• understanding of the obligation of the CPGC to engage in prevention as well as treatment techniques;
  • knowledge of financial issues in the treatment of those affected by problem gambling;
  • knowledge of the obligations of a CPGC to adhere to generally accepted ethical and behavioral standards of conduct in the counseling relationship; and
  • proficiency in English including the ability to speak, write, comprehend aurally and read at a minimum level necessary to perform as a CPGC.

Minimum requirements are as follows:

  • 60 clock hours Problem Gambling Treatment CORE Curriculum.
  • 150 clock hours related to Problem Gambling Addiction Counseling. (Must include documentation of completion of a minimum of 4 clock hours of training related to tobacco use and nicotine dependence and a minimum of 15 clock hours specific to cultural competence).
  • 30 clock hours related to Professional and Ethical Responsibilities. (Must include documentation of completion of a minimum of 15 clock hours specific to Ethics for Addiction Professionals and 2 clock hours of Child Abuse and Maltreatment: Mandated Reporter training approved by the OASAS).

OASAS will consider education and training obtained through accredited colleges or universities; governmental agencies; professional organizations; training institutes; or in-service training programs.  A maximum of 30 clock hours may be accepted for documented participation in conferences by professional organizations.

There is no limit on the number of clock hours completed through distance learning.  However, OASAS will only consider distance learning course work completed through the following entities:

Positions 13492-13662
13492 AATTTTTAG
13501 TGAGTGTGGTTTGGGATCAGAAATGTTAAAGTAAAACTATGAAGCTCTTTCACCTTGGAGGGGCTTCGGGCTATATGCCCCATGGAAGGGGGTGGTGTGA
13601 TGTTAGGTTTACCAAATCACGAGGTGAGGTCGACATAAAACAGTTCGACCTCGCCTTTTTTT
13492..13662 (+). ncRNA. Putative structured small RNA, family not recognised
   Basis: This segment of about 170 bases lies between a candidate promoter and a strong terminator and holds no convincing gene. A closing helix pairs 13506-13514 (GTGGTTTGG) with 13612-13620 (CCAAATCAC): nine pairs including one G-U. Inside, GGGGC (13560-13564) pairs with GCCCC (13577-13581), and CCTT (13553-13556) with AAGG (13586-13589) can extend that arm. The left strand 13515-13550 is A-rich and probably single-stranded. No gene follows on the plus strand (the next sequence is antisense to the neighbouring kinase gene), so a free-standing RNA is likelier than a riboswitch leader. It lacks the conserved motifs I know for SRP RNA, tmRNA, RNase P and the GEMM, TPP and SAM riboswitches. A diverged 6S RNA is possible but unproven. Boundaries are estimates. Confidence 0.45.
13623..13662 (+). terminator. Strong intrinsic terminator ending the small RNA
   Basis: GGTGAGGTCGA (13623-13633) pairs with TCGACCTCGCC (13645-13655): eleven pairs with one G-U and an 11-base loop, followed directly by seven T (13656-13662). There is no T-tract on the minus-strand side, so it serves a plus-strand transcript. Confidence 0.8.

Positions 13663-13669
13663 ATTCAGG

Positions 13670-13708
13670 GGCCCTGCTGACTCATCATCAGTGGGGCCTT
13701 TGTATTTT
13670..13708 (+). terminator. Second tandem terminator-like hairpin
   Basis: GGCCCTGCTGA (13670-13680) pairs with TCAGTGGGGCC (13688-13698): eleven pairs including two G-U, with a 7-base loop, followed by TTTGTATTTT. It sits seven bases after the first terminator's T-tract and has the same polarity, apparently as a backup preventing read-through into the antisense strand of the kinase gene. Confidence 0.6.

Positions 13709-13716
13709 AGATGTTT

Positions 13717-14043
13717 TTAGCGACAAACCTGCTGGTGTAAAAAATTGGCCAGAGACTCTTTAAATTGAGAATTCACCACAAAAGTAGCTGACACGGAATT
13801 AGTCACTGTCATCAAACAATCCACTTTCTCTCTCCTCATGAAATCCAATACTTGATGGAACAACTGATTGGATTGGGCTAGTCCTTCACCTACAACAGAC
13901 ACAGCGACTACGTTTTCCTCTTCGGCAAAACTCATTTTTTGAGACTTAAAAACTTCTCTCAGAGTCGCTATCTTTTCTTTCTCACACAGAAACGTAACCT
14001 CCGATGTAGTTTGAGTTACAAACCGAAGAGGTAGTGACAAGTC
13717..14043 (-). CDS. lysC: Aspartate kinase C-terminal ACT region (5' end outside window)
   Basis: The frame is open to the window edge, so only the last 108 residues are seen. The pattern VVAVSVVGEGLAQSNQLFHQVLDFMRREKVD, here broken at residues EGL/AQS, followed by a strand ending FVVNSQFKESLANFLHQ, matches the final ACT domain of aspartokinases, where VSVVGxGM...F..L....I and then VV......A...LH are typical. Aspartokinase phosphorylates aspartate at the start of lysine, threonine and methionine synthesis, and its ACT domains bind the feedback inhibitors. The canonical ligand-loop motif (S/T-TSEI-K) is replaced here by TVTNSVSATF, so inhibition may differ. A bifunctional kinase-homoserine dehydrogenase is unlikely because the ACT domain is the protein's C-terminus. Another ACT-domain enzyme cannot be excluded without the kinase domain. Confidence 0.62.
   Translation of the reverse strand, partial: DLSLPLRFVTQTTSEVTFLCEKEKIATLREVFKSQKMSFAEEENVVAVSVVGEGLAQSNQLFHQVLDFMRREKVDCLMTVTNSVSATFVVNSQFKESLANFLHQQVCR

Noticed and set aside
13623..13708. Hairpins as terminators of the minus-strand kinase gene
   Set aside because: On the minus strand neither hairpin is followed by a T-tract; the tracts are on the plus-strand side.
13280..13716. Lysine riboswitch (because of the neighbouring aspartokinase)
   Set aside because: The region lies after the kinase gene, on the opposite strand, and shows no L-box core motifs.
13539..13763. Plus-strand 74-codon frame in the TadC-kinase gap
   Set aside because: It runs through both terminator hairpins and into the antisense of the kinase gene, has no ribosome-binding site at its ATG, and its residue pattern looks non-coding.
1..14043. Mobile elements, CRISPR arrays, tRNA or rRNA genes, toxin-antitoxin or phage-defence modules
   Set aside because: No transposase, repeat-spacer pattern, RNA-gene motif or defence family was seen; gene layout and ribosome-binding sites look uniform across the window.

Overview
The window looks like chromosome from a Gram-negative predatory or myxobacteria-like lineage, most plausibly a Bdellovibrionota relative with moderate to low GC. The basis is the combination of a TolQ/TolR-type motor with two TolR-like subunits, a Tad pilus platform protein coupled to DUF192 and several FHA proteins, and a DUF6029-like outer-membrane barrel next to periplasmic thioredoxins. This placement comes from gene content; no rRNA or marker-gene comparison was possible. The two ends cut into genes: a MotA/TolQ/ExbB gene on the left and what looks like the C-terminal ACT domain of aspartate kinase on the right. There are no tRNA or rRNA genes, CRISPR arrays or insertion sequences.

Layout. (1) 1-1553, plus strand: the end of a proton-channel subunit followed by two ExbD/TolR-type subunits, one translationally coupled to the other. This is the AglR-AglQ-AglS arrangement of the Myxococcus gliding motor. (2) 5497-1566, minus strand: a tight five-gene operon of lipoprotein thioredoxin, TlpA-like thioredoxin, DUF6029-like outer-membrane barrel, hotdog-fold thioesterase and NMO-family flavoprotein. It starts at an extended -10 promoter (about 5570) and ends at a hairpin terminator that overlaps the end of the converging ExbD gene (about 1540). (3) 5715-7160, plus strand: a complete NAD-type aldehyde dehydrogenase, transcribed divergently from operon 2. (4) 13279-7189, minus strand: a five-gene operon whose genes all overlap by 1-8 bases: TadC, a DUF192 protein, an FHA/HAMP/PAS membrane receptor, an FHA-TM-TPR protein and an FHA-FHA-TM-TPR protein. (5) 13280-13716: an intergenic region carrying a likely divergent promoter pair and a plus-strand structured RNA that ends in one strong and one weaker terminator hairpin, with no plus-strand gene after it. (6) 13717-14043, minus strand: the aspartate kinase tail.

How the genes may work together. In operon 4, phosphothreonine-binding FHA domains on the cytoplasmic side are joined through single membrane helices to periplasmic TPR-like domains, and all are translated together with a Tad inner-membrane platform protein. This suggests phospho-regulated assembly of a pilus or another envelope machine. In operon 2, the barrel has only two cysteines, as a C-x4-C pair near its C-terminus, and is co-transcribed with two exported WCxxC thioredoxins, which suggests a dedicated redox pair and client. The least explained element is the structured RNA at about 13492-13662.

• accredited colleges or universities;
  • National Addiction Technology Transfer Center-approved distance education sponsors ( www.nattc.org/ ); and
  • OASAS-certified Education and Training Providers.

A formal internship or formal field placement may be claimed as education and training based on the academic credit associated with completion, not the number of hours served in the field.

A formal internship or formal field placement may be claimed as work experience OR education and training, but not both. You should calculate the need to claim a formal internship or formal field placement as either work experience OR education and training.

All education and training must be claimed in clock hours, determined as follows:

  • Clock Hours equal the actual number of hours documented for the education and training received (Example: 9:00 a.m. - 11:30 a.m. = 2.5 clock hours).
  • Credit Hours equal credits awarded after successful completion of an academic course. One college credit (graduate or undergraduate) equals 15 clock hours (Example: 3 credits = 45 clock hours).
  • Continuing Education Units (CEUs) equal credits awarded after successful completion of a continuing education course. One CEU equals 10 clock hours (Example: .7 CEUs = 7 clock hours).

You must maintain documentation to support all education and training claimed in the form of an academic transcript, certificate or letter of completion which includes your name, the name of the educational institution or provider, title of the course/training, date of completion, and number of clock hours associated with completion of the course/training.

ATTENTION CPGC Applicants:

If you hold an Associate's, Bachelor's or Master's Degree, or you are a student pursuing any of these degrees, some of your course work may be claimed toward satisfying some or all of the CPGC education and training requirements. In order to determine what coursework may be applicable, your college transcript(s) should be submitted with your application.